The museum displays the work of New Zealand photojournalist Wade Goddard, who was on the ground in Mostar during the war. His captions explain his work in detail and provide visual testament to the city’s important history.

Explore Mostar’s Mosques

Mostar’s skyline is a unique one and that’s largely because of its mosques and minaret towers. Concentrated on the eastern bank of the Neretva River, many were rebuilt after the war and remain open to visitors. For a different view of Mostar, climb up the tower of the Kosko Mehmet-Pasha Mosque, which dates back to the 1600s. The courtyard and complex is also worthy of admiration.


Watch a ‘Pro’ Diver

There’s a local dive club located at the foot of the bridge and if you’re lucky, you might see a dive club member make the daring jump into the chilly Neretva below. This happens most commonly during the summertime and peak tourist season, when divers can earn a little cash for their bravado. Those of you who follow the RedBull cliff diving circuit may already be familiar with this unique diving venue.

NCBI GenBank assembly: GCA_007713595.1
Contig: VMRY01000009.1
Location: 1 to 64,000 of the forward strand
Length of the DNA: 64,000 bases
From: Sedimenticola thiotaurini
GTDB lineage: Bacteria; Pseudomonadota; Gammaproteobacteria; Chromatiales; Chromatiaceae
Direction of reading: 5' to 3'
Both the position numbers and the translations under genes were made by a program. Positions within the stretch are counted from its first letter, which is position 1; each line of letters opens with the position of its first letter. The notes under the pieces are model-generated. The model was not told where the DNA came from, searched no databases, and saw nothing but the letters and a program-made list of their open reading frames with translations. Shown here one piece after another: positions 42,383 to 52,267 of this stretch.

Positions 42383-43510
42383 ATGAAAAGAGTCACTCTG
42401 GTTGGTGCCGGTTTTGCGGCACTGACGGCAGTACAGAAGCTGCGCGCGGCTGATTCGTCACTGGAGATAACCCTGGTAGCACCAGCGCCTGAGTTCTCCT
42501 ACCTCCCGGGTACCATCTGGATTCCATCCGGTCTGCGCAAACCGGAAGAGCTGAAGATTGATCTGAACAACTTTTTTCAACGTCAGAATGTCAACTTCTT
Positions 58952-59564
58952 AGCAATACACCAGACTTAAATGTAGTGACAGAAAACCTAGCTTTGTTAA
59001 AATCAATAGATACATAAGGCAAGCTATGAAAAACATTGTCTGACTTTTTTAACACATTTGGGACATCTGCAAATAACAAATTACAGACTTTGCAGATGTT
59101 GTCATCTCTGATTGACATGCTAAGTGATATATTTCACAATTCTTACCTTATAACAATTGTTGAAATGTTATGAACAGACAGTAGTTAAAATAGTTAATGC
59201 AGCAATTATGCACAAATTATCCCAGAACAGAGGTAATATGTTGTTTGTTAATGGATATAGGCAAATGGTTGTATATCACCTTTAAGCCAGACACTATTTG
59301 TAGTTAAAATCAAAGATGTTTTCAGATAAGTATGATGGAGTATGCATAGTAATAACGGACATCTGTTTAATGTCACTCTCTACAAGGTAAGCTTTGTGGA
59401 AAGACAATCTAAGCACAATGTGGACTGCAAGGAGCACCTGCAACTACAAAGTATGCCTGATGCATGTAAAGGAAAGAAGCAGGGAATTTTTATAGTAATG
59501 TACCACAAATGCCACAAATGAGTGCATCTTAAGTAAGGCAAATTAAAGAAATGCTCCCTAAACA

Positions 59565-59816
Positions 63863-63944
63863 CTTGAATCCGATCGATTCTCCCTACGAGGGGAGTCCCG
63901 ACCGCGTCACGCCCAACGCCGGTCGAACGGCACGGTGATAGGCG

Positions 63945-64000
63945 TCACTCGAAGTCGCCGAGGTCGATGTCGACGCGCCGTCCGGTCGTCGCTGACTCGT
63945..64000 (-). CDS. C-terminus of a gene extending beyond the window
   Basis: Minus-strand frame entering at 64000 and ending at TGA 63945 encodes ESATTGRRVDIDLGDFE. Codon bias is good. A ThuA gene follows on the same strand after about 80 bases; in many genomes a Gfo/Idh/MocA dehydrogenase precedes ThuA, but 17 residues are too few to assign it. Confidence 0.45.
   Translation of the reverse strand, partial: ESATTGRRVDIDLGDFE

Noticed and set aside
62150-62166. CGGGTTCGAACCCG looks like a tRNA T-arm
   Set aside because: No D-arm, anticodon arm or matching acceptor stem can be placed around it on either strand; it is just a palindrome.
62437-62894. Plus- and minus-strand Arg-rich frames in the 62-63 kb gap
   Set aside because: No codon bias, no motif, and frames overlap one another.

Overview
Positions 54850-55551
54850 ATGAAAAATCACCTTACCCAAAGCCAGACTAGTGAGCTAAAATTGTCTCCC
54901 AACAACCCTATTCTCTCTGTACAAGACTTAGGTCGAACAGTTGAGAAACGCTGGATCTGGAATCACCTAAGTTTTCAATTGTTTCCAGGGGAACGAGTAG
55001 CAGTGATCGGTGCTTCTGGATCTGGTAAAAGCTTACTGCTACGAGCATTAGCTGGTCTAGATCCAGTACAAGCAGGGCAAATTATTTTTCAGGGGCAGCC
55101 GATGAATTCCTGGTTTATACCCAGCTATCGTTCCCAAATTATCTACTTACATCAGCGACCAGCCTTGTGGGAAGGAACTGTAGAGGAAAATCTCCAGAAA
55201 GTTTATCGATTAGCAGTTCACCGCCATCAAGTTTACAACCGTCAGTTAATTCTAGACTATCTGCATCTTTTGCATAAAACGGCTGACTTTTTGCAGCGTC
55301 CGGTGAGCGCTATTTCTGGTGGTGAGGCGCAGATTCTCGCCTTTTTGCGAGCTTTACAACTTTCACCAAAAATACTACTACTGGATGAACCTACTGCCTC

Dip Your Toes in the Neretva

While you may not wish to dive from Stari Most, you can still cool down with a dip in the river. Be advised that the water is cold and the current is strong — needless to say there is some inherent risk involved.


Drink Bosnian Coffee

Bosnian/Turkish coffee is the best way to start a day in Mostar. It is a strong and flavourful brewed coffee that is traditionally made in a copper pot called a džezva. The coffee packs a punch so don’t complain about the tiny cups. There are many coffee shops along the bazaar and riverside that serve Bosnian/Turkish coffee and many come with a square of Turkish delight. Enjoying a cup is ingrained in the local culture so it’s probably wise to take party in the tradition.